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LIGHT INTENSITY ENHANCES PLANT GROWTH IN RCBr ( Brassica rapa ) FAST PLANTS Laurent King (320) 266-3780 Day 4/2:40 P.M/Dr. S. Saupe 14 April, 2008 Introduction Plant biologists and environmentalists alike have been interested in the effects of light, among other important environmental conditions, on plant growth. The effect of varying light intensity should be studied in order to understand the natural conditions that plants are exposed to throughout the day, during which the plant experiences rapid changes in light quality and intensity (Huxley, 1969). Light is important in the plant for photosynthesis, which is the means by which the energy from light is captured and used to synthesize chemical energy in the form of carbohydrates (Brooker et al., 2008). The plant uses these carbohydrates as a source of nutrition to support healthy growth. However, this experiment will focus on RCBr ( Brassica rapa ) fast plants. In plants, photosynthesis occurs in the chloroplasts in two reaction stages: light dependent (light reaction) and light independent (dark reaction). Although the products of the light dependent reaction are used in order to carry out the light independent reaction, light is especially important in the light dependent reaction. The light reactions involve an amazing series of energy conversions, starting with light energy and ending with chemical energy in the form of covalent bonds (Brooker et al., 2008). The light-dependent reactions take place on the thylakoid membranes of the chloroplast using four membrane-bound protein complexes called
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photosystem I (PSI), photosystem II (PSII), cytochrome complex (C) and ferredoxin complex (FD). In these reactions light energy is used to split water, oxygen is given off, and ATP and NADPH are produced. Photosystem II (PSII) is the initial step in the light dependent reactions of photosynthesis, and it has two main components: a light harvesting complex and a reaction center. The light harvesting complex is composed of several pigment molecules attached to proteins, and its role is to directly absorb ‘harvest’ photons of light. When a pigment molecule absorbs a photon, electrons are boosted or excited to a higher energy level. This energy is then transferred to a special pigment molecule (P680), located in the reaction center of PSII, and known as so because it is best at absorbing light at a wavelength of 680 nm. When an electron in the P680 pigment molecule is excited it is then designated P680*. The reaction center then quickly removes the high-energy electron from P680* and transfers it to another molecule known as the primary electron acceptor where the electron will be more stable. It also replaces the electrons removed from the pigment molecules with electrons from water molecules, and transfers those electrons to oxidized pigment molecules (P680 + ). The oxidation of water results in the formation of oxygen gas (O 2 ), which is then released into the atmosphere. Once the primary electron acceptor has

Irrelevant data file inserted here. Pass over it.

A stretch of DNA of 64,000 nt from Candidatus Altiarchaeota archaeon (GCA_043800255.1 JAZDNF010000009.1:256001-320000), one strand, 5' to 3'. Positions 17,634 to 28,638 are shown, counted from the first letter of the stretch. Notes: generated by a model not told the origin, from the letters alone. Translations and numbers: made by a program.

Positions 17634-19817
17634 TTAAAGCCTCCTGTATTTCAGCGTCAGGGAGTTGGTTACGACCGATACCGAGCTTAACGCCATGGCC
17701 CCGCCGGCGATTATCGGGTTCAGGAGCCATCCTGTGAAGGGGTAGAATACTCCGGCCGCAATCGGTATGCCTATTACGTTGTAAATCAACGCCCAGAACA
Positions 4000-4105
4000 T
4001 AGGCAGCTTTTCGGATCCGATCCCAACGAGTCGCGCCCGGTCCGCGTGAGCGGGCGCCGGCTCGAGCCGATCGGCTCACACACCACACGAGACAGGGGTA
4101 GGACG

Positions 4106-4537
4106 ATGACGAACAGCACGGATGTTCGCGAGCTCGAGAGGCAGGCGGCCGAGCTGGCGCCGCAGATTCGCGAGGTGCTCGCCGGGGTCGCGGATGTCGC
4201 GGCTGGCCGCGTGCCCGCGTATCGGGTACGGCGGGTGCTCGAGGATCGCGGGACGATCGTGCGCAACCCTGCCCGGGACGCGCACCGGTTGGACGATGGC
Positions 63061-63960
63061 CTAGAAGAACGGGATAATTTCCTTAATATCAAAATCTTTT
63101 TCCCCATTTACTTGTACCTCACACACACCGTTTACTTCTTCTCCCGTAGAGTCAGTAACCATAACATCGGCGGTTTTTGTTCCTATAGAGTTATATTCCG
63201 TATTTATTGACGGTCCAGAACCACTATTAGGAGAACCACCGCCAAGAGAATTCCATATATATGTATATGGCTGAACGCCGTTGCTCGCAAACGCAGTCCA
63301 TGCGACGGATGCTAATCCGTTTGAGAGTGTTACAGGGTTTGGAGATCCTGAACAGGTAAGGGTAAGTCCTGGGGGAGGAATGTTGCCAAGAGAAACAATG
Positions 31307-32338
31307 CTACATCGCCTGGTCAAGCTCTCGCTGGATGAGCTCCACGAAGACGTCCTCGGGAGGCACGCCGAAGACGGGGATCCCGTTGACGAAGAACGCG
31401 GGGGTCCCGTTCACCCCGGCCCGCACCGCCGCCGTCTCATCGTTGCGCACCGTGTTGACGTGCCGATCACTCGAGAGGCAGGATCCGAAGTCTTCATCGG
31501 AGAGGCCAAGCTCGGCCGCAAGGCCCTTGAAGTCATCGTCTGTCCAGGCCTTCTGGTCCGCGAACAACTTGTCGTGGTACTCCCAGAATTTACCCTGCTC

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This lab report was uploaded on 04/17/2008 for the course BIOL 221 taught by Professor Saupe during the Spring '08 term at CSB-SJU.

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